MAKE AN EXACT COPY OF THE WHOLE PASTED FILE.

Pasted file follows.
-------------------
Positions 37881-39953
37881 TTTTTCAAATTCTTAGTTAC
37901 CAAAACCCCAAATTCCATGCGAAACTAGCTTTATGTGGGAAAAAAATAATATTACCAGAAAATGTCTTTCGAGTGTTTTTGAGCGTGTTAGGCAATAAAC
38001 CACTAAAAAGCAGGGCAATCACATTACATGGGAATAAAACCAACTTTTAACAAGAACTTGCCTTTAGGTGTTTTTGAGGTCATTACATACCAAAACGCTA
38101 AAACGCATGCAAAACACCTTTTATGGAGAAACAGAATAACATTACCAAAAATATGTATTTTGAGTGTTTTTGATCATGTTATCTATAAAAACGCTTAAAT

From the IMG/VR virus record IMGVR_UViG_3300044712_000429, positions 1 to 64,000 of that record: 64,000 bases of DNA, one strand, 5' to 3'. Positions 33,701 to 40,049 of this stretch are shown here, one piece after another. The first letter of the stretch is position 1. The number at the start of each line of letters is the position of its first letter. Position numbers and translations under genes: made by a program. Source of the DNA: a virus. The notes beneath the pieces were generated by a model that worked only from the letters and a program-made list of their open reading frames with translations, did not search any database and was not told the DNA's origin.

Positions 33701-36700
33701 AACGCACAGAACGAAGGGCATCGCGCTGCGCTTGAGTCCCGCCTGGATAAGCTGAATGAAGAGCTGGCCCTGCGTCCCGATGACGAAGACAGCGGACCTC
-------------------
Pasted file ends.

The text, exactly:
Positions 37881-39953
37881 TTTTTCAAATTCTTAGTTAC
37901 CAAAACCCCAAATTCCATGCGAAACTAGCTTTATGTGGGAAAAAAATAATATTACCAGAAAATGTCTTTCGAGTGTTTTTGAGCGTGTTAGGCAATAAAC
38001 CACTAAAAAGCAGGGCAATCACATTACATGGGAATAAAACCAACTTTTAACAAGAACTTGCCTTTAGGTGTTTTTGAGGTCATTACATACCAAAACGCTA
38101 AAACGCATGCAAAACACCTTTTATGGAGAAACAGAATAACATTACCAAAAATATGTATTTTGAGTGTTTTTGATCATGTTATCTATAAAAACGCTTAAAT

From the IMG/VR virus record IMGVR_UViG_3300044712_000429, positions 1 to 64,000 of that record: 64,000 bases of DNA, one strand, 5' to 3'. Positions 33,701 to 40,049 of this stretch are shown here, one piece after another. The first letter of the stretch is position 1. The number at the start of each line of letters is the position of its first letter. Position numbers and translations under genes: made by a program. Source of the DNA: a virus. The notes beneath the pieces were generated by a model that worked only from the letters and a program-made list of their open reading frames with translations, did not search any database and was not told the DNA's origin.

Positions 33701-36700
33701 AACGCACAGAACGAAGGGCATCGCGCTGCGCTTGAGTCCCGCCTGGATAAGCTGAATGAAGAGCTGGCCCTGCGTCCCGATGACGAAGACAGCGGACCTC